Word to the Wise : Why Estate Planning Is Important – Regardless of Your Net Worth
Many individuals, including business owners, tune out when the discussion turns to estate planning because they don’t think they have enough assets to worry about it. After all, with a lifetime gift and estate tax exclusion of $5.45 million, a married couple can leave their heirs an estate worth $10.9 million before gift and estate taxes kick in.
But this kind of thinking ignores the fact that estate planning is about much more than just minimizing estate taxes. The main purpose of a comprehensive estate plan is to ensure that your assets and personal possessions are distributed according to your wishes after you die.
Dangers of Failing to Plan
In a worst-case scenario, failure to create an estate plan can result in your assets being distributed per your state’s probate laws, instead of as you desire. For example, state law might require that your spouse and minor children all receive a share of your estate. This could potentially put your surviving spouse in a cash flow squeeze when it comes to having enough liquid cash to meet daily living expenses.
Other critical aspects of estate planning include:
- Naming a guardian for your minor children.
- Laying out plans for your personal care if you ever become disabled.
- Arranging for the smooth transfer of your business ownership interests and responsibilities upon your death or disability.
- Detailing the role of life insurance in providing income for your family and helping transfer your business to partners or successor owners.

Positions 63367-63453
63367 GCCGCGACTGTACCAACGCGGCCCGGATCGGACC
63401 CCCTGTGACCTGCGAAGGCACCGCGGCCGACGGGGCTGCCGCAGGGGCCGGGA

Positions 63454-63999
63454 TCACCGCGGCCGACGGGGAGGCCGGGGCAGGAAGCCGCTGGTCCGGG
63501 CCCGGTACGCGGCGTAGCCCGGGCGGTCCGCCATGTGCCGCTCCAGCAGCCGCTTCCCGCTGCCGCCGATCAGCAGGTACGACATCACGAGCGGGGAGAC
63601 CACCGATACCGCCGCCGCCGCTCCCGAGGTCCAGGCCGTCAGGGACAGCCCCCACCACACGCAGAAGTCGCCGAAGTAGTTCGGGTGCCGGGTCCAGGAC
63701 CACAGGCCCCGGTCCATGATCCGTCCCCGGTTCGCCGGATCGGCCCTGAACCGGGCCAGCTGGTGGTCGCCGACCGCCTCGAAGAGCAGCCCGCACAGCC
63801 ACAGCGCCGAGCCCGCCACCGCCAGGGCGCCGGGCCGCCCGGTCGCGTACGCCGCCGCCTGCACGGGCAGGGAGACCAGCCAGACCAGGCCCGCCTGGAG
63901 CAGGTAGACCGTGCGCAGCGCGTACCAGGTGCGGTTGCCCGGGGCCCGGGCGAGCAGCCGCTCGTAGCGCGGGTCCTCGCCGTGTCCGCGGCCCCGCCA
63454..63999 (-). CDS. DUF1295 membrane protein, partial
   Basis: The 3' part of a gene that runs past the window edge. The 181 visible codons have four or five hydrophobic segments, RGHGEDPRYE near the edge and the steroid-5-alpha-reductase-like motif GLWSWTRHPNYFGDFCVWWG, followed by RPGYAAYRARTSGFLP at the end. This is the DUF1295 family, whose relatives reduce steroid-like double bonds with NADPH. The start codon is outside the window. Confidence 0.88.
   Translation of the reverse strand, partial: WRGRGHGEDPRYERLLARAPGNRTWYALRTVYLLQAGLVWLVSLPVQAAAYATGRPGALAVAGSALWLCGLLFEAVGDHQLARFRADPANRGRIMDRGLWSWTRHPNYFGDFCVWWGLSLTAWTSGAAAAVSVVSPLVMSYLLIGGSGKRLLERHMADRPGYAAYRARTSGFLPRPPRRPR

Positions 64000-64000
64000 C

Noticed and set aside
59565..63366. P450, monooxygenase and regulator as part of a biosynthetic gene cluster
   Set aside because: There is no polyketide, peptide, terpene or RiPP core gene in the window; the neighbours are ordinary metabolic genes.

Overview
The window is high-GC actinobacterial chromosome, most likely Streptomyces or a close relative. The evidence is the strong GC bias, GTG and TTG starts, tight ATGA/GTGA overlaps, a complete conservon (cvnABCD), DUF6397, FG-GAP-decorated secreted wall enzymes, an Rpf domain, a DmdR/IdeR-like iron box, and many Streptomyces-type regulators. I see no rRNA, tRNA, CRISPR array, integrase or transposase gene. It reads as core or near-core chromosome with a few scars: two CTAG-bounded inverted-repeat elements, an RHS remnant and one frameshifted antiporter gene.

- Minimizing estate taxes, legal fees and court costs.
The first step in creating a comprehensive estate plan is a relatively simple one that a surprising number of people neglect: creating a last will and testament. This document will detail plans for how your assets and possessions will be given to your heirs and charitable causes you’d like to support after your death.
Other important estate planning documents you should also have prepared along with your last will and testament include a living will, durable power of attorney and healthcare power of attorney.
The living will explains how medical treatment decisions to sustain your life should be made if you’re incapacitated. The durable power of attorney and healthcare power of attorney, meanwhile, assign responsibility to someone to handle your financial affairs if you are incapacitated, terminal or in a vegetative state. These three documents together are referred to as an advanced healthcare directive.
Finally, consider including a revocable living trust in your comprehensive estate plan. Doing so will ensure that your assets avoid going through probate after you die — a time-consuming and expensive process that opens up the details of your estate to the public, destroying privacy for your heirs.
Minimizing Estate Taxes
With these core estate planning documents in place, you can now turn your attention to minimizing the gift and estate taxes your heirs might have to pay. Here are a few points to keep in mind:
- The lifetime gift and estate tax exclusion is up slightly in 2016. The exclusion rose from $5.43 million last year to $5.45 million this year. This is the combined amount of money you can give away during your lifetime and transfer to heirs upon your death before gift and estate taxes apply.
- The annual gift exclusion remains the same in 2016.This exclusion, which is the amount of money you can give away each year before gift taxes kick in, remains $14,000 this year.
- The effective gift and estate tax rate is 40 percent.This also remains unchanged in 2016.
- Lifetime exclusion portability for spouses remains a viable strategy. Exclusion portability enables surviving spouses to use any lifetime exclusion that was unused by their deceased spouse’s estate. Therefore, married couples can transfer a total of $10.9 million to their heirs in 2016 free from gift and estate taxes.
Now is a good time to get serious about creating a comprehensive estate plan, or updating your existing plan if you have one.